Canada needs to adopt a domestic violence registry even if it means infringing on individual rights of offenders, a City councillor said Friday at the sixth annual Shoe Memorial.
About 50 people attended a noon-hour ceremony, held to commemorate the National Day of Remembrance and Action on Violence Against Women at St. Andrew's on the Square.
"December 6 is about remembering, but it's also a call for change," said Lynn ChassÉ, who organizes the memorial, as she stood before more than 700 pairs of shoes covering most of the hall's floor space.
Each pair bore the name of a B.C. woman murdered since 1947, names that ChassÉ researches and compiles. Cardboard silhouettes, representing some of the victims of domestic violence in Interior communities, were placed in chairs.
"That's a shocking number to realize that each pair of shoes represents a life," said Coun. Marg Spina, one of several speakers.
"The last being CJ Fowler, a little girl from Terrace who was senselessly murdered last year, her body left in a ravine," she added.
Spina recalled the words of Marc Lepine, who massacred 14 female students in Montreal in 1989. Before his murderous rampage, Lepine declared his hate for feminists.
"He galvanized an entire country to think about violence against women," she said.
Yet statistically, violence against women remains unchanged. Spina was not the only speaker to call for more public education and open dialogue. Shame and indifference still allow domestic violence to go unchecked.
She said there is a clear need to establish a registry so that offenders can be effectively tracked.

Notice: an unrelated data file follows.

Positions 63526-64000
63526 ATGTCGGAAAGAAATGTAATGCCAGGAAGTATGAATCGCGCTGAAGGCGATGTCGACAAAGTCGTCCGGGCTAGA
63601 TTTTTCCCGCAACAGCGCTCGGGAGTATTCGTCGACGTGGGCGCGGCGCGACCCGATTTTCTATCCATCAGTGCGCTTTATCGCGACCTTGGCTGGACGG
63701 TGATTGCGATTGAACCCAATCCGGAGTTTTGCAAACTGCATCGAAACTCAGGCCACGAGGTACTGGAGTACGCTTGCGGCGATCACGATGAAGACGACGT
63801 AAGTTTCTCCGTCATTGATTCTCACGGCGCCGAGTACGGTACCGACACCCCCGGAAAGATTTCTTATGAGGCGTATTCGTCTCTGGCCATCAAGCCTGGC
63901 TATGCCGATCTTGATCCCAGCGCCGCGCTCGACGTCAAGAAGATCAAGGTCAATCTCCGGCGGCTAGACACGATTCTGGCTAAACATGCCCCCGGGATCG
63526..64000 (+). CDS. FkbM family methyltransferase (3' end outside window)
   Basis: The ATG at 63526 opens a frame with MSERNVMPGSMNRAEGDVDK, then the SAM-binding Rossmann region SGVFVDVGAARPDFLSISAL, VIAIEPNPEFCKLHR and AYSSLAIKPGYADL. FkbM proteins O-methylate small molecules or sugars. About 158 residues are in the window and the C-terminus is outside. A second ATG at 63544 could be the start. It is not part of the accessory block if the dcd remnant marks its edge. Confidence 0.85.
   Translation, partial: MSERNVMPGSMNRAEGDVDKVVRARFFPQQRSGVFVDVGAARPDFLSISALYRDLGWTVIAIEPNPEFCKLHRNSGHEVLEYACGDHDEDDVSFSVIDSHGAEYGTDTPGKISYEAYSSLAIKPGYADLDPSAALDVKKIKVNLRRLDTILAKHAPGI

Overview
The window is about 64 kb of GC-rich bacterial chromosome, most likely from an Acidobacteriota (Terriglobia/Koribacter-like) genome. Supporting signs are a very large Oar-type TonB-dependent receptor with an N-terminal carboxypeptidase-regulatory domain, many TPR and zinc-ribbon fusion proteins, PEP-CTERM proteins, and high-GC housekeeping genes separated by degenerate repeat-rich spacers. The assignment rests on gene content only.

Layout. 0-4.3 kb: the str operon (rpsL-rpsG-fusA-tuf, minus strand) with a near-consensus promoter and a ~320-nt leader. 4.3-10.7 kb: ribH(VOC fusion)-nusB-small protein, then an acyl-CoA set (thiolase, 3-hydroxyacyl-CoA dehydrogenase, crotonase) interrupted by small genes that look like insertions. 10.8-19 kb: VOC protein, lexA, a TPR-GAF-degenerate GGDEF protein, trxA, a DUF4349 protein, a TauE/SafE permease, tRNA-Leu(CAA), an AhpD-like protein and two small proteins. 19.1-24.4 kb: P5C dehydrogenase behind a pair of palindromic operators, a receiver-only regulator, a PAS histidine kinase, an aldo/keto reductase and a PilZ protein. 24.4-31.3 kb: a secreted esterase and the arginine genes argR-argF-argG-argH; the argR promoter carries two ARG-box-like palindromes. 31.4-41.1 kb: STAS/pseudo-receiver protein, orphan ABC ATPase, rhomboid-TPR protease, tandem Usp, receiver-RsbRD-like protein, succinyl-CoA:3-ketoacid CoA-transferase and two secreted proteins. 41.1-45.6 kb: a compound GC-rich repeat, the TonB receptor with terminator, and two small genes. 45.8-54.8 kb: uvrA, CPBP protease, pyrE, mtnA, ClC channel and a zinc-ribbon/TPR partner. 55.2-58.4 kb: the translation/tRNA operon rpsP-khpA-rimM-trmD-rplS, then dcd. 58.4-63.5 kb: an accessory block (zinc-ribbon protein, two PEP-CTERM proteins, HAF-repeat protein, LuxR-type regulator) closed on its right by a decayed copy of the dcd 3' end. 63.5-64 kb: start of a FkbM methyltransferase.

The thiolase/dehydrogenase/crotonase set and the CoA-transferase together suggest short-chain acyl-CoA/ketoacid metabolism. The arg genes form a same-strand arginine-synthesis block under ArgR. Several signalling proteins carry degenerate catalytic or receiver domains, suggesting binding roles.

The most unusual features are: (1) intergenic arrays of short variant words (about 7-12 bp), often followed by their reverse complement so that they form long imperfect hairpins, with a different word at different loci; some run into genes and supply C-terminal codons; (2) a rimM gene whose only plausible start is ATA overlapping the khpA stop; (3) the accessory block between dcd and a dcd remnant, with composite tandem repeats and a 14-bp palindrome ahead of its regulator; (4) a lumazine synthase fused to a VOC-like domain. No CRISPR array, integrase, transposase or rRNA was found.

"We need to protect our most vulnerable citizens," despite risk of infringing on rights. "Honestly, this is the time for the balance to be shifted so that we know who these people are."
Other countries have taken more effective preventive measures, said Gayle Nelson, president of CUPE 900.
"We do need strategies on violence and the only way were going to get it is to go out and demand it."
"First we mourn, then we work for change," said Debby Hamilton, regional co-ordinator of the Ending Violence Association of B.C.
And change has been occurring, if all too slowly.
Fighting back tears, Kimberley McCart recounted how her mother was murdered by her estranged father in 1983, when she was just four years old. There was a restraining order against him, but police trusted his word when he said he was leaving town. He shot McCart's mom in her workplace and served 15 years in prison, though he'll never be free, she said.
"We are thankful that women today have a far greater chance of surviving domestic violence than my mother had," McCart said. "I'm hoping that I'm the last daughter who will have to share her mother's story of violence and murder."
Potential victims as well as friends, neighbours and relatives, were advised to watch for symptoms of potential domestic violence, symptoms that may include excessive jealousy, controlling behaviour, bullying and threats.
The shoes are saved and donated to the women's shelter each spring. With so many more shoes this year, ChassÉ is uncertain whether the shelter could use them all.